Exercise! - Pulse Rate
05-27-2005, 02:37 AM
I was hoping this is the place to ask this. First I will say that this is the first time in my life, documented by treadmill electronics, that my pulse rate has improved from my exercise.
I have noticed that when I do an exercise class, either muscle step or a combo class without weights, but with lots of squats and sprints, and then do the treadmill, that my pulse rate is much lower on the treadmill.
Is this because I am dehydrated or what?
Also when I go to the gym on the weekend, my pulse rate is much higher than it is, when I go after work. Any ideas why?
Thanks for any info you can provide.
(One more thing, is it actually possible to lose a buddha belly?)
Hi Buddha! To answer your second question first, YES it's possible to lose a buddha belly! As you lose body fat, the excess fat will all come off - eventually even your trouble spot, which I'm guessing is your belly. But don't give up if it seems like your belly is the LAST place that the weight is coming off! Lots of us lose that horrible trouble fat last of all. I carried my fat in my butt and thighs and thought it would never go away, but the last 20 pounds came off 100% from those areas. :D But for a long time as I was losing weight, I was shaped like a bowling pin. :lol:
About heart rates and exercise - I'm not sure what you're asking? Are you wondering why your heart rate is higher in a class than on the treadmill? If that's the case, it's because you're working harder in the class than on the treadmill. Your heart rate is simply an indication of how hard your heart is working to get oxygen to your tissues. I can certainly imagine classes - especially with squats and sprints - that require a lot more exertion than the treadmill. Personally, I have a tough time getting my heart rate up at all on a treadmill unless I'm running or walking very fast on an incline. Even a 4 MPH walk doesn't do much at all for my heart rate, so I don't use it as cardio. Anyway, that's all heart rate is - an indication of how hard you're working at whatever exercise you're doing.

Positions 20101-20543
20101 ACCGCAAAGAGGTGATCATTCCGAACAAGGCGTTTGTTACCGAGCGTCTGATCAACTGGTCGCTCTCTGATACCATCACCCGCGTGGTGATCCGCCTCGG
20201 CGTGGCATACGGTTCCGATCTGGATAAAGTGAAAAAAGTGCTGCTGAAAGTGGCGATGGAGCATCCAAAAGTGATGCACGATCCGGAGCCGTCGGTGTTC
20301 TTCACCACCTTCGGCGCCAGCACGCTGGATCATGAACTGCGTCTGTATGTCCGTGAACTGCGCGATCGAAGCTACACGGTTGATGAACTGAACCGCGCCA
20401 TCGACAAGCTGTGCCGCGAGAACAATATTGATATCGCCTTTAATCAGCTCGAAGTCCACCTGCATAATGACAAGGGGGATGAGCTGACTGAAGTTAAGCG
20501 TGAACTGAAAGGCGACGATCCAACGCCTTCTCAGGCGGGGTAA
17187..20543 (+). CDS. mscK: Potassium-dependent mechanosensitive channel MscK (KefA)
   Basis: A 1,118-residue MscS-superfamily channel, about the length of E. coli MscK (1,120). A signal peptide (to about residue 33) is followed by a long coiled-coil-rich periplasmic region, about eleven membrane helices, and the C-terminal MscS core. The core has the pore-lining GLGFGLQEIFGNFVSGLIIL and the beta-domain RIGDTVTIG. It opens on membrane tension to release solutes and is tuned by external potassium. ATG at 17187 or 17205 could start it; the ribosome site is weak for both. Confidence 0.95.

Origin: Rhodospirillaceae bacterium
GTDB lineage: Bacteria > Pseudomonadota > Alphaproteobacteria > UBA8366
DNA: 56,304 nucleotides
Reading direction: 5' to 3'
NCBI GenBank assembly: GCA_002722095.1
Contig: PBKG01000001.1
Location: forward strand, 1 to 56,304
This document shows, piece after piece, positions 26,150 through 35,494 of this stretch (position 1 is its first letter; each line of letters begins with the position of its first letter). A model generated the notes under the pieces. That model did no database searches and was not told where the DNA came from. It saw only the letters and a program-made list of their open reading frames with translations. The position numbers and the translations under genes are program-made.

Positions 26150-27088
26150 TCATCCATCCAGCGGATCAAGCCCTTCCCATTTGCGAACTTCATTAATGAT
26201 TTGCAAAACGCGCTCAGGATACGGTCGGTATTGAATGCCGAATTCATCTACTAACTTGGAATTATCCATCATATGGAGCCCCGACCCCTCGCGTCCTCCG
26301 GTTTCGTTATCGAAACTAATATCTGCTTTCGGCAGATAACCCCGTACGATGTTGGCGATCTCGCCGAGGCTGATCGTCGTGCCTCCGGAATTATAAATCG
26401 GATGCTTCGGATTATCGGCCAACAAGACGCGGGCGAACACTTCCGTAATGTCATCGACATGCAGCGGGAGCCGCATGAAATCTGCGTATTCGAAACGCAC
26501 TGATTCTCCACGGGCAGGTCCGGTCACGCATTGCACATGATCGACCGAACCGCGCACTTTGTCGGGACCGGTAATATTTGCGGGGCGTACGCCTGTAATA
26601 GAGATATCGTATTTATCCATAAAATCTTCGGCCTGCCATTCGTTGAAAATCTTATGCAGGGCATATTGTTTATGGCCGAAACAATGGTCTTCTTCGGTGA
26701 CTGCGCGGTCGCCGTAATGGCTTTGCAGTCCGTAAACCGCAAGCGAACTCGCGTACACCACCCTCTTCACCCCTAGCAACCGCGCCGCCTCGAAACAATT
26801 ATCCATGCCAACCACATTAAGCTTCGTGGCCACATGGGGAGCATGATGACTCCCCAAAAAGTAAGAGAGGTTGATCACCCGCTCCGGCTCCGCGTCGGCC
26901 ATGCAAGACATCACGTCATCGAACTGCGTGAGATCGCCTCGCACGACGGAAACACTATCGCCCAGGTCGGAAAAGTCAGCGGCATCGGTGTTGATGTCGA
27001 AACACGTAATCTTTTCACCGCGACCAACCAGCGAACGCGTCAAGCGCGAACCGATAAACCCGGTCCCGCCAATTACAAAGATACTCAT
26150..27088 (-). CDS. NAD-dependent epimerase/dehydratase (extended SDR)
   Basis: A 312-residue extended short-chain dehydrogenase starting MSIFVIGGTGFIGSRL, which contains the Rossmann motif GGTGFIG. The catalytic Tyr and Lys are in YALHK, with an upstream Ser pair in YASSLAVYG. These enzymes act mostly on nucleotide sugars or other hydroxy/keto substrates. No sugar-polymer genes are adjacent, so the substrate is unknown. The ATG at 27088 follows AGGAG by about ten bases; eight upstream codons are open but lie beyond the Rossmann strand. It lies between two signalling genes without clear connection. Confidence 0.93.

Could your higher heart rate on weekends be due to doing different exercises? Or could you be working harder on weekends because you have more energy than you do after work?
Congrats on the improvement in your heart rate (resting, I assume?) As your heart becomes more conditioned through exercise, don't be surprised if you have to work harder and harder in order to elevate your heart rate. It's a good thing for your heart to become more efficient, but you'll need to increase the intensity of your exercise in order to raise your heart rate into a cardiovascular zone.
It sounds like you're doing great with the exercise - keep up the good work! :)
05-27-2005, 10:32 PM
Thanks for the response Meg.
Actually the exercise I am talking about is walking on a treadmill at 4 miles an hour and a 5.5 incline.
On the weekends my heart rate goes up to about 147 or even higher sometimes.
When I do the same thing after work it usually is in the 130's.
But when I do the same treadmill routine after one of the classes, my heart rate is like 122.
The work is the same, but the heart rate is different at all of those times.
Actually, I don't think my resting heart rate has gone down very much, just on the treadmill - I have had to increase the speed and imagine I will have to start increasing the incline more - cause I can't walk much faster I don't think. (I have only take my heart rate sometimes on the grocery blood pressure machine, and it may have improved slightly)
The only other factor that I can think of is caffeine. If you have a cup or two of coffee on the weekend morning then head to the gym, your heart rate may be a bit higher assuming you don't drink coffee all day long.
The level of dehydration after an exercise class shouldn't cause your heart rate to be lower, BUT it may affect whether the sensors in your monitor or the treadmill monitor (not 100% accurate, probably) are picking up a good signal. Severe dehydration causes an increase in heart rate because your heart tries frantically to pump a smaller volume of blood throughout the body to keep your tissues oxygenated.
06-01-2005, 05:15 PM
I have HTN and was placed on meds to stabilize it. One of them is known to keep your resting HR lower....but as I've lost weight and been consistent w/ exercise, I'm weaning off the beta-blocker....and without the med, my resting HR runs quite high (102, 114, 125 BPM) until my body adjusts.... although my BP is normal....